Since their introduction as bilayer-forming synthetic compounds in the eighties, dioctadecyldimethylammonium (DODA) and dihexadecylphosphate (DHP) salts have found many uses in strategic, applied areas. In particular, DODA chloride or bromide vesicles interacted with negatively charged prokaryotic or eukaryotic cells, yielding adsorption isotherms of high affinity for the cell surface, causing cell adhesion and flocculation, changing the cell surface charge from negative to positive, and causing loss of cell viability over DODA concentration ranges that depended on the cell type being tested. This work reviews data on DODA effects on cell viability (bacteria, fungus and cultured mammalian cells) to propose DODA salts as effective anti-microbial agents that exhibit differential cytotoxicity in vitro and, therefore, deserve to be investigated as potential drugs. The full utility of these inexpensive synthetic bilayers and bilayer fragments able to act as drugs themselves and, simultaneously, as drug, gene or vaccine carriers remains hitherto unexplored.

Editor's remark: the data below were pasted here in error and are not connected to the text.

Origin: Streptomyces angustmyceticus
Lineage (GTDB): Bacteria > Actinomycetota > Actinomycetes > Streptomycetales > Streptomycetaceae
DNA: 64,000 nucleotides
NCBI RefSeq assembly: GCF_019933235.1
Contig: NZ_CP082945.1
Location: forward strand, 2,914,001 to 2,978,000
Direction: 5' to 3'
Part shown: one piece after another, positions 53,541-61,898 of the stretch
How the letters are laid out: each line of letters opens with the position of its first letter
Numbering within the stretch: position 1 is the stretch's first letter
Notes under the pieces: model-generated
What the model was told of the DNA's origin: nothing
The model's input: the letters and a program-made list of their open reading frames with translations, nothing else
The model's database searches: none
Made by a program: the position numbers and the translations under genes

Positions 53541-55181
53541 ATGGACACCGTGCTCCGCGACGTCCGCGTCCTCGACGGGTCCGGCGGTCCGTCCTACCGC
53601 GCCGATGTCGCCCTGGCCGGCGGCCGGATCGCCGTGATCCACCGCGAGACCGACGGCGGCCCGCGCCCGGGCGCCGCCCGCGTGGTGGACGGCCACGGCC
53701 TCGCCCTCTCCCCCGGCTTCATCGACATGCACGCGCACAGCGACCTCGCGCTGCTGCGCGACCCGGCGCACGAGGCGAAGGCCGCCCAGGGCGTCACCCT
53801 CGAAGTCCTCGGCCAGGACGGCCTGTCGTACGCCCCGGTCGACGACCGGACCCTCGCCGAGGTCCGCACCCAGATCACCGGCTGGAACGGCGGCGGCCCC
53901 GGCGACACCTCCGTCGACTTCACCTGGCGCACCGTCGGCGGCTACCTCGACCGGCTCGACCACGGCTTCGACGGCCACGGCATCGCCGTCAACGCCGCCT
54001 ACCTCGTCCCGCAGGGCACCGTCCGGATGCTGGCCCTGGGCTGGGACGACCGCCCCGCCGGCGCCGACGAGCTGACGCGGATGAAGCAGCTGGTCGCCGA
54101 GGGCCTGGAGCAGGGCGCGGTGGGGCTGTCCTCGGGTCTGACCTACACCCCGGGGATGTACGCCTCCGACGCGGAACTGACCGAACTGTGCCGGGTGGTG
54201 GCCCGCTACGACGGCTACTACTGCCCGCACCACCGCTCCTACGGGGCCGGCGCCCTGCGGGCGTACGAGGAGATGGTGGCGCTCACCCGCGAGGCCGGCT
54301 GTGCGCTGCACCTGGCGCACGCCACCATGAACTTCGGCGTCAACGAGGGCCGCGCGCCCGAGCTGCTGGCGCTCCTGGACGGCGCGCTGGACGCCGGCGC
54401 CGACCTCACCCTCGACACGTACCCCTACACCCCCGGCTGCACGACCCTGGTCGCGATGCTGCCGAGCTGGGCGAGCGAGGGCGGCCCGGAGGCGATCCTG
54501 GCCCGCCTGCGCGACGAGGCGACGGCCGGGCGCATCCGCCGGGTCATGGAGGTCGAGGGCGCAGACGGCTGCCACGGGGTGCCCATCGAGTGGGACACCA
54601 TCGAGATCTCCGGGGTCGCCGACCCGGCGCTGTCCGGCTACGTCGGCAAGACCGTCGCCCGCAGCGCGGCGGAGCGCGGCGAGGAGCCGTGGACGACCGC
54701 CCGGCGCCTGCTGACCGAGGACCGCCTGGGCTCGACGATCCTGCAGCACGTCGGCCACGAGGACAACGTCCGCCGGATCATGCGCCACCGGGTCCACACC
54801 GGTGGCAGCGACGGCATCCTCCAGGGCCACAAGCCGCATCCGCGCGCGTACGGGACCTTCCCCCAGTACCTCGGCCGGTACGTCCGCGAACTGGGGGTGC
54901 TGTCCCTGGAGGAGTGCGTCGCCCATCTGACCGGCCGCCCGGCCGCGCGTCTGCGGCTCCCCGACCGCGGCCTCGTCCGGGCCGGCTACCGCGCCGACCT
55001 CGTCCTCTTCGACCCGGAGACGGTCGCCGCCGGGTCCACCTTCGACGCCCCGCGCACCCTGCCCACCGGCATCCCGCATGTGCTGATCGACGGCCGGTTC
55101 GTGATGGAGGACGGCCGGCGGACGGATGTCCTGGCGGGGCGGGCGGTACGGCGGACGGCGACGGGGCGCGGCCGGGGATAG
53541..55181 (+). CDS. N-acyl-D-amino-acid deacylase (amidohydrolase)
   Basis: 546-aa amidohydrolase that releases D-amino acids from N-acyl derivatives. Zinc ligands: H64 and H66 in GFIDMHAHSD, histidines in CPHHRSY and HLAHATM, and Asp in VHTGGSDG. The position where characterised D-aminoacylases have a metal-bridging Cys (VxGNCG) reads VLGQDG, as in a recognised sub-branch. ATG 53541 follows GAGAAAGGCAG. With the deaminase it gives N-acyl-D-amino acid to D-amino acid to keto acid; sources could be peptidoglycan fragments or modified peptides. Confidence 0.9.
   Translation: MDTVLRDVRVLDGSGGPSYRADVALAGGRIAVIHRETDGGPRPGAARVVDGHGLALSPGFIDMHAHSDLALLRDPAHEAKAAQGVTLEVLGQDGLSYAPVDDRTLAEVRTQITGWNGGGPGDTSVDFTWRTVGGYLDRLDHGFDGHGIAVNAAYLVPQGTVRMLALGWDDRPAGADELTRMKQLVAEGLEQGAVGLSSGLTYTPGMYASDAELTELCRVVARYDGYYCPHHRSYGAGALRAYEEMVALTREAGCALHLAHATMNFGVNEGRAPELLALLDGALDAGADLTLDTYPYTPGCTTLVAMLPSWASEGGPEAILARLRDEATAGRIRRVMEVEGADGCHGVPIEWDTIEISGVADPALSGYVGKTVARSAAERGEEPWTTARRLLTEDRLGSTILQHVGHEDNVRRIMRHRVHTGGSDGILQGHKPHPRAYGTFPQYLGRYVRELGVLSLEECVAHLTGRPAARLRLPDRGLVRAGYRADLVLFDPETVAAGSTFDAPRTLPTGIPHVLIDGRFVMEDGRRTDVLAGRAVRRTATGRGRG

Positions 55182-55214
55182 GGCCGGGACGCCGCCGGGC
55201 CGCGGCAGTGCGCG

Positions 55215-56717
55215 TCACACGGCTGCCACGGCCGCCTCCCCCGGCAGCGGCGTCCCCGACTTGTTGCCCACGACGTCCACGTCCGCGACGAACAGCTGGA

Keywords: dioctadecyldimethylammonium chloride or bromide, sodium dihexadecylphosphate, synthetic bilayers, vesicles, bilayer fragments, hydrophobic drugs, drug solubilization, stabilization and activity